It’s a nightmare scenario for the AFC, as it pairs the pass-rushing talents of Chubb with Myles Garrett, last year’s top overall pick—and good luck figuring out which prospect of those two is better, let alone how to block both of them on every down. 

The Browns need plenty of improvements, but forming an elite pass rush is a key component to making the playoffs these days, and Chubb rounds out a dynamic group. 

         

6. Indianapolis Colts: Saquon Barkley, RB, Penn State

Hailed by some as a generational prospect, Penn State running back Saquon Barkley isn’t going to see his stock change much between now and the draft. 

Generational might be an exaggerated tag, but guys like Barkley don’t enter the NFL often. He’s 6’0″ and 233 pounds of elusive versatility that drummed up 1,200-plus rushing yards and 18 touchdowns apiece in each of his last two years at Penn State. 

Barkley’s junior year also saw him catch 54 passes for 632 yards and three touchdowns, meaning he has the versatility of an every-down back so rare in the NFL these days. 

“You don’t screw up the special ones when you are a talent evaluator,” an NFL general manager told NFL.com’s Lance Zierlein. “This guy is special. Any concerns you file on him just feels like nitpicking to fill out the report.”

The Indianapolis Colts won’t be able to pass on an opportunity like this. While the front office needs to address the offensive line and defense, it’s a deep draft class for both—there is only one Barkley. 

With the Colts, Barkley would see the entire offense revolve around him in an every-down capacity as he’s tasked with taking pressure off Andrew Luck. It wouldn’t be perfect, but Barkley is the type of player who can already carry an NFL offense.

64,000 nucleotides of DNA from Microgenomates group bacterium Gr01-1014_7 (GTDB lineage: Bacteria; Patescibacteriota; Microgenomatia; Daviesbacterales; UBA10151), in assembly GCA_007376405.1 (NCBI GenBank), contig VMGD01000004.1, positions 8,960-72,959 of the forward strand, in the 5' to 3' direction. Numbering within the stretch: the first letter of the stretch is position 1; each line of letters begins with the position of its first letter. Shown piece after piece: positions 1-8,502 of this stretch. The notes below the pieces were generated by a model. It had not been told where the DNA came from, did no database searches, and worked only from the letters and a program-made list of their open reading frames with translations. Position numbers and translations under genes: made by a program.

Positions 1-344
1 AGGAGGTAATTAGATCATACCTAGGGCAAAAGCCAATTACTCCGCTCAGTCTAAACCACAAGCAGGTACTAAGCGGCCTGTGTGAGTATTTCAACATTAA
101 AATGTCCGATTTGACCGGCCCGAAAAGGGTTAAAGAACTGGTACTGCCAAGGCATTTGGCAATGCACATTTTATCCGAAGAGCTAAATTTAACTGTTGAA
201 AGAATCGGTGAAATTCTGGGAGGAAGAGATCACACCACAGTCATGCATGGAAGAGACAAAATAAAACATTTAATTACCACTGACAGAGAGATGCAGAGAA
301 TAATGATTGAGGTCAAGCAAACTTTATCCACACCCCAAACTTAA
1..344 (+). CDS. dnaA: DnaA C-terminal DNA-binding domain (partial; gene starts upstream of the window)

8. Chicago Bears: Quenton Nelson, G, Notre Dame

Michael Conroy/Associated Press

Quenton Nelson is the definition of a generational prospect. 

We’re at the point with Nelson where it would be hard to complain if he came off the board second overall. He’s got size at 6’5″ and 329 pounds. He’s got versatility, as he’s athletic and smart enough to kick outside and play tackle if a team really wants to give it a go. And on film, Nelson is shutting down one guy, if not two while kicking upfield, giving his team a numbers advantage on almost every play. 

Besides Nelson’s endless violent streak as a run blocker, he’s already nailed down what most rookie linemen struggle with—pass protection. 

The Ringer’s Robert Mays put it nicely while throwing out some big-time comparisons: “Of course, becoming a Yanda- or Martin-like blocker also requires mastery of the mental aspect of pass protection. That’s where plenty of incoming offensive linemen have recently flamed out. Blitz concepts and line stunts are far more prevalent in the NFL than in the no-huddle, up-tempo world of college football.”

Nelson does these things routinely on film and happens to do them at a time where pass protection from the interior is more important than it has ever been, both thanks to quick-hitting passing plays and elite players at applying pressure from the inside such as Aaron Donald. 

Rest assured the Chicago Bears won’t let Nelson get past them at No. 8. They have a new franchise centerpiece in Mitchell Trubisky to protect and need to do a better job up front for Jordan Howard after the guard spot has struggled with injuries in Chicago for years. 

Nelson falls due to the run at premium positions, but the Bears won’t have an issue with getting the rarest and surest thing in the draft.